What is Bruxism (Teeth Grinding)?
Millions of people around the world suffer from bruxism. In the U.S.A. alone, the number is estimated to be approximately 60 million people. In fact, it is highly likely that you or a family member may suffer from bruxism.
Bruxism is defined as when a person grinds (characterized by excessively rubbing both tooth surfaces across one another), or clenches (defined by tightly holding top and bottom) teeth together. It is a disorder that affects men and women, adults and children, as well as every race and socio-economic level. Unfortunately, most people don't realize that they have bruxism until the symptoms are manifest, which is why it is important to understand the causes and symptoms of bruxism, so it can be treated before the effects become more severe.
The consequences of bruxing often impairs the quality of life, and over the long term, chronic bruxing can result in a variety of damage, such as:
- Front teeth worn down so they are flat and even in length, as the teeth lose their natural contours. Severe bruxing can cause breakdown of enamel, reducing teeth to stumps.
- Teeth ground down to the dentin, causing sensitivity to heat and cold, due to premature tooth erosion.
- Micro-cracks and broken fillings, which can eventually lead to nerve damage, tooth fracture, and potential tooth loss.
- Loose teeth, caused by the rocking effect of bruxing, and gum pockets (the supporting tissue and bone is destroyed, leaving gaps around teeth), also produced by the back-and-forth bruxing effect. This can lead to periodontal disease and tooth loss.
- Headache and aching jaws due to overuse of muscles, and potentially inflamed muscles in the TMJ area, as well as potential issues with the temporomandibular joint.
What Causes Bruxism? What Are Some of the Causes and Symptoms of Bruxism?Even though the exact cause of bruxism is still not known, the medical community believes a combination of psychological, physical, lifestyle, and genetic factors are to blame. Some of the factors listed below are also considered culprits that contribute to teeth grinding.
- Stress & Anxiety (it’s estimated that 70% of all cases of Bruxism are from stress & anxiety)
- Other external psychological factors including bullying, anger, frustration, and tension
- As a coping strategy or a habit during periods of deep concentration
Bruxing, according to research, is a subconscious attempt by the human body to decrease stress levels. Bruxism is common in young children as they shed their baby teeth, and tend to outgrow as they are replaced with permanent teeth.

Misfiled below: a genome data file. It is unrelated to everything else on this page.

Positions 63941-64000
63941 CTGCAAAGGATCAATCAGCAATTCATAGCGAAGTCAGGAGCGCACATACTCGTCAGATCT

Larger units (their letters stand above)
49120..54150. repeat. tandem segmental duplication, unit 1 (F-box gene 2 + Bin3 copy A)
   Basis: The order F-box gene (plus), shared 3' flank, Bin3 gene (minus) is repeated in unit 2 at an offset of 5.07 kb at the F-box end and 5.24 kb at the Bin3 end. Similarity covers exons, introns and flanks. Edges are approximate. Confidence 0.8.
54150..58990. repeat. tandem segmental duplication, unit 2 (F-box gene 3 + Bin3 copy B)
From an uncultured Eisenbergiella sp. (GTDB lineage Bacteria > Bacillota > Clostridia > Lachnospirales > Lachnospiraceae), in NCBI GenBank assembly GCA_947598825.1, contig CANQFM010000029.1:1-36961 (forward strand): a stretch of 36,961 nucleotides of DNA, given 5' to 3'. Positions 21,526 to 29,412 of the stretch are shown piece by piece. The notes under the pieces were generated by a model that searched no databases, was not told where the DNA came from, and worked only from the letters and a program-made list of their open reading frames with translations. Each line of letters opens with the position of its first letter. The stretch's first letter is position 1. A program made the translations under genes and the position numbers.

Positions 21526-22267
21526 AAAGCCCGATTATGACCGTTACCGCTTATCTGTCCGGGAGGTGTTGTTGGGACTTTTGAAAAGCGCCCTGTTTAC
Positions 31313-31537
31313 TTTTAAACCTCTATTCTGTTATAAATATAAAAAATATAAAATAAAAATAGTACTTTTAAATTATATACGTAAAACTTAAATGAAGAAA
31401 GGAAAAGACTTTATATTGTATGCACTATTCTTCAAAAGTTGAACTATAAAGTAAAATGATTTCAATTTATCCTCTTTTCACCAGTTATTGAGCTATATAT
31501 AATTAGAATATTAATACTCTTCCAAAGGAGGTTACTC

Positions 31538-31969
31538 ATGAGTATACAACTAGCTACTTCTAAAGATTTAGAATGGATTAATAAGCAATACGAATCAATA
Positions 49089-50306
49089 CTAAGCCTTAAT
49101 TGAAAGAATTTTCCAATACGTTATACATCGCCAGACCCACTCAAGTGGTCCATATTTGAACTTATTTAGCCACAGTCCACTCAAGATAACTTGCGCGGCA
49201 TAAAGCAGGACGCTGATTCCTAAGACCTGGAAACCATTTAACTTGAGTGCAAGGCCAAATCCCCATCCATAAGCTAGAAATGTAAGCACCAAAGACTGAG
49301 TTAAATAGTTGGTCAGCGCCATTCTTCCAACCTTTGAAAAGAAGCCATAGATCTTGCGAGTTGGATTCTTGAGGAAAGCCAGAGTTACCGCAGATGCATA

The primary common symptoms of bruxism include teeth grinding and clenching, fractured or chipped teeth, tooth pain and sensitivity, worn tooth enamel; neck pain, such as stiffness and sore muscles in the neck, shoulder, and arms; a sore jaw or jaw pain, ear pain, pain behind the eyes, and headaches.
Secondary Symptoms of Bruxism
Additionally, patients who suffer from some, or all, of the primary symptoms may also suffer from secondary symptoms of bruxism. These can range from sleep disruption for yourself or your partner, to headaches or “TMJ headaches”, migraines, and facial pain, neck and back pain; nausea, tinnitus (ringing in the ears), and stiff shoulders.
Do you or does someone that you know suffer from bruxism? Bruxism is a painful problem, and the effects for some can be quite debilitating.
Alleviating Bruxism – How Can Bruxism be Treated?
Unfortunately, there is no medication currently available to relieve bruxism; the recommended treatment for bruxism is the use of a dental grind guard.
The Ora-GUARD® Dental Grind Guard is an over-the-counter product that features a patented design that helps reduce both the primary and secondary symptoms of bruxism. It is an easy self-fit and its lower jaw design fits securely in the mouth, that comfortably slides the lower jaw down and forward, relaxing the jaw muscles. The patented wedge bite plate design protects teeth from the damaging effects of grinding; the medical grade fit material absorbs jaw clenching tension, and helps improve occlusal misalignment.